Mark 10, 12, Luke 12, 14, 16
--- Due to very busy work and church schedules, and the fact that you guys don’t pay me well enough to retire on my blogging, this lesson will sadly be shorter than normal. Hopefully I’ll get things back up to speed within a couple weeks. ---
The Foolish Rich Man
One day as Jesus taught, a young rich man asked him what was necessary to obtain eternal life. In asking this, the young man had called Jesus, “Good Master.” Jesus asked him why he called him “good” when no one is good except for God.
In this moment, Jesus showed the separateness of the Father and himself. While pure, Jesus still was not perfected and glorified. He had not yet completed his own mortal experience. His mission was not complete, and he was not yet resurrected. He was not yet ready to be called “good” or complete. In this same sense, the mortal Jesus encouraged his disciples to be “perfect even as your Father which is in heaven is perfect” (Matthew 5:48). Later, the resurrected Jesus would tell the Nephites to be perfect as both God and he are perfect (Matthew 12:48). In other words, Jesus was holy, but had not obtained a fullness of divinity yet.
The young man was not asking about basic salvation. Jesus’ atonement covers all mankind that will turn towards the Savior. He was asking about eternal life, or exaltation in the highest level of heaven. Basic salvation does not require works, except for faith and repentance. But to receive the fullness of God’s blessings requires us to become holy, even as Christ is holy. This means keeping the commandments, and then some.
In answering the young man, he first asked him if he kept the 10 commandments of Moses. These were the basics necessary for worthiness. When the young man admitted he had kept these since his youth, the Lord “loved him”. He appreciated the good this young man had done through his life in his search to be holy.
“21 Then Jesus beholding him loved him, and said unto him, One thing thou lackest: go thy way, sell whatsoever thou hast, and give to the poor, and thou shalt have treasure in heaven: and come, take up the cross, and follow me.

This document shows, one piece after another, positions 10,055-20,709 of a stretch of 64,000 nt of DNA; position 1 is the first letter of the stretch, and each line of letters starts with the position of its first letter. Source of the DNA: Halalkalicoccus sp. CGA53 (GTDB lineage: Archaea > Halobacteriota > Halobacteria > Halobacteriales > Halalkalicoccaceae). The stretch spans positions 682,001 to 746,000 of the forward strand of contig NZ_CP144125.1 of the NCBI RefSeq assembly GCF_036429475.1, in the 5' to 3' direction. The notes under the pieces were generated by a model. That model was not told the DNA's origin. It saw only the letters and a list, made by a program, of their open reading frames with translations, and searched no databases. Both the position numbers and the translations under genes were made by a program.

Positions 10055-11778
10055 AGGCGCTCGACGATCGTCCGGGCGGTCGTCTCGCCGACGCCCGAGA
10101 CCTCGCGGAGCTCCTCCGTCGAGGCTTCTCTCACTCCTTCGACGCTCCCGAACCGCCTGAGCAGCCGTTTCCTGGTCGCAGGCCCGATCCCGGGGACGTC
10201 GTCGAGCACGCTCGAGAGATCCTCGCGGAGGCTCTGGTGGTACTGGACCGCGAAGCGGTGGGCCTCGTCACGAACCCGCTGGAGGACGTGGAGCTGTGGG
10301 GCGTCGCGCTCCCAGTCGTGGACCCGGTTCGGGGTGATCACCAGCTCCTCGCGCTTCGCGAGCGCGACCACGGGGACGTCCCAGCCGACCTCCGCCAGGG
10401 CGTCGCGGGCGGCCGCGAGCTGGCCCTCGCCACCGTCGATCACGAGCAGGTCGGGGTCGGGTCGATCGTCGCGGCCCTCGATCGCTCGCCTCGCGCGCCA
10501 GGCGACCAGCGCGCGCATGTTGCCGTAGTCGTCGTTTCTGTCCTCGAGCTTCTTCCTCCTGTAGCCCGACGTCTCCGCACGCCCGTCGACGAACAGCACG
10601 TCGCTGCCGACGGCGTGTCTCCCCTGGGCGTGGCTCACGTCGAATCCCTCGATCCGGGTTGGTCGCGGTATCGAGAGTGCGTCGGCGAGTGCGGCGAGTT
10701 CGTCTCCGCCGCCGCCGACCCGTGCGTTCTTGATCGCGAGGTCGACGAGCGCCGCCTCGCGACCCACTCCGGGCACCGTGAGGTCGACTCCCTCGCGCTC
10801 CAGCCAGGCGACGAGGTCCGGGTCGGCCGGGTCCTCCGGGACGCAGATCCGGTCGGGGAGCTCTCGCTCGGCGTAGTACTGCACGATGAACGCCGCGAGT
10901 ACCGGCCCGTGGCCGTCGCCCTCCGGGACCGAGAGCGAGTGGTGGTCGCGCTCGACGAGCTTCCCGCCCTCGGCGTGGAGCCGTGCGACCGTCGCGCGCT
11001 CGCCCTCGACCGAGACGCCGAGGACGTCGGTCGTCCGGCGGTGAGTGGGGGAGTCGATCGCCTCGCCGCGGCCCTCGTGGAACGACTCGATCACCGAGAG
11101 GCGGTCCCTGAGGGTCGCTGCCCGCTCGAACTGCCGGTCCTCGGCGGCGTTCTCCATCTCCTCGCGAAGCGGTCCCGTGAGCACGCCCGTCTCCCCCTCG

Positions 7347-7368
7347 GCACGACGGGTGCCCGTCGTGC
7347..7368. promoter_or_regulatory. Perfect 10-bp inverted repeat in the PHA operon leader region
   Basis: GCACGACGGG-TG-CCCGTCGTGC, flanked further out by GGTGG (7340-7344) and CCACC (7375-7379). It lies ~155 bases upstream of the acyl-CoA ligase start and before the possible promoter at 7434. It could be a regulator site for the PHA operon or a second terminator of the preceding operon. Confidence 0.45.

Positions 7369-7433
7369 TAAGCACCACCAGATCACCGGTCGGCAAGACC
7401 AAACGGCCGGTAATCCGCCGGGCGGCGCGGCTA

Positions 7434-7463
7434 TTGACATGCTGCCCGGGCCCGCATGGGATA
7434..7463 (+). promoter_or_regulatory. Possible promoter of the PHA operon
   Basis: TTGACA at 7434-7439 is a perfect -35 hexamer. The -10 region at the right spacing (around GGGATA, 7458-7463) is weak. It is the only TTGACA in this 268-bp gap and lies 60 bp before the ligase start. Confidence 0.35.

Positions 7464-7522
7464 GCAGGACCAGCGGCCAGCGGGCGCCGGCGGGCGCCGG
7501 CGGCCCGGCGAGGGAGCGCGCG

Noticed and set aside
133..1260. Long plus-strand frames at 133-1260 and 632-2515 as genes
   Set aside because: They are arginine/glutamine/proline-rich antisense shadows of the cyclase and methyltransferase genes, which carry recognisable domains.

“22 And he was sad at that saying, and went away grieved: for he had great possessions.”
The law of Moses is a good law that leads us to better things. But it is not the greater law of Christ’s gospel. In the Lord’s law, we must be willing to give up all things and follow him for any and all reasons.
The Lord may not ask us to give up all our riches. Instead, he will ask each of us what thing is of greatest worth to us, and ask us to give it away and follow him. What thing in our life is the one thing that will keep us out of heaven, simply because we love it more than following Christ? Today, people have addictions to wealth, alcohol, drugs, television, video games, sex, eating, pride, anger, and a very long list of other things.
We each must look inside ourselves and determine what one thing it is that we must be willing to give up, and then give it up. It isn’t an easy thing to do. If it were, then it would not be the ultimate sacrifice to the Lord. Jesus would also have to do the same thing. In Gethsemane and on the cross, he would have to give up the one thing: his own will and desire. He would desire not to pass through the pains of the world. Nonetheless, he wanted to do God’s will, not his own. And in swallowing up his own desires in God’s, he became the One to follow to eternal life, exaltation.
LDS New Testament teacher’s manual for lesson 17: http://lds.org/manual/new-testament-gospel-doctrine-teachers-manual/lesson-17-what-shall-i-do-that-i-may-inherit-eternal-life?lang=eng